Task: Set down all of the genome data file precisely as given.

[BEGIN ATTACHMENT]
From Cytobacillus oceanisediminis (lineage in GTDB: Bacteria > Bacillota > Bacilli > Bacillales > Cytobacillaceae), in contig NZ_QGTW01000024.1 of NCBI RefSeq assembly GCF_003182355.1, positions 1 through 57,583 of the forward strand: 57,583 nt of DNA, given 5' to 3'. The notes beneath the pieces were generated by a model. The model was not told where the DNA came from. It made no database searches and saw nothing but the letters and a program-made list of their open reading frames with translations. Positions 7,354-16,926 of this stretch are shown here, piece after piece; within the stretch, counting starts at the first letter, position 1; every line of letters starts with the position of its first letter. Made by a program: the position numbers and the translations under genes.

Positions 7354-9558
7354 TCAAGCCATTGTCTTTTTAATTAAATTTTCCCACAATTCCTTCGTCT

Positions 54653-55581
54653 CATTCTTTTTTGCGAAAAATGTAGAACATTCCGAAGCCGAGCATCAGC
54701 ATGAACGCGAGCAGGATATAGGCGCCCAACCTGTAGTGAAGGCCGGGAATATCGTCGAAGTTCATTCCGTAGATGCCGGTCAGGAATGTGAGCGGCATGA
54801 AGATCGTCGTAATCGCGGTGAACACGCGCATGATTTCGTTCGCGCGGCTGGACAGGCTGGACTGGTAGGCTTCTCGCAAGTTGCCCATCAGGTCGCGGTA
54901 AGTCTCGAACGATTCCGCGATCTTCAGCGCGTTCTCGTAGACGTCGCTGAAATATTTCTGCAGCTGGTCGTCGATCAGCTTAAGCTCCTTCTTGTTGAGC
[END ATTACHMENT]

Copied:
From Cytobacillus oceanisediminis (lineage in GTDB: Bacteria > Bacillota > Bacilli > Bacillales > Cytobacillaceae), in contig NZ_QGTW01000024.1 of NCBI RefSeq assembly GCF_003182355.1, positions 1 through 57,583 of the forward strand: 57,583 nt of DNA, given 5' to 3'. The notes beneath the pieces were generated by a model. The model was not told where the DNA came from. It made no database searches and saw nothing but the letters and a program-made list of their open reading frames with translations. Positions 7,354-16,926 of this stretch are shown here, piece after piece; within the stretch, counting starts at the first letter, position 1; every line of letters starts with the position of its first letter. Made by a program: the position numbers and the translations under genes.

Positions 7354-9558
7354 TCAAGCCATTGTCTTTTTAATTAAATTTTCCCACAATTCCTTCGTCT

Positions 54653-55581
54653 CATTCTTTTTTGCGAAAAATGTAGAACATTCCGAAGCCGAGCATCAGC
54701 ATGAACGCGAGCAGGATATAGGCGCCCAACCTGTAGTGAAGGCCGGGAATATCGTCGAAGTTCATTCCGTAGATGCCGGTCAGGAATGTGAGCGGCATGA
54801 AGATCGTCGTAATCGCGGTGAACACGCGCATGATTTCGTTCGCGCGGCTGGACAGGCTGGACTGGTAGGCTTCTCGCAAGTTGCCCATCAGGTCGCGGTA
54901 AGTCTCGAACGATTCCGCGATCTTCAGCGCGTTCTCGTAGACGTCGCTGAAATATTTCTGCAGCTGGTCGTCGATCAGCTTAAGCTCCTTCTTGTTGAGC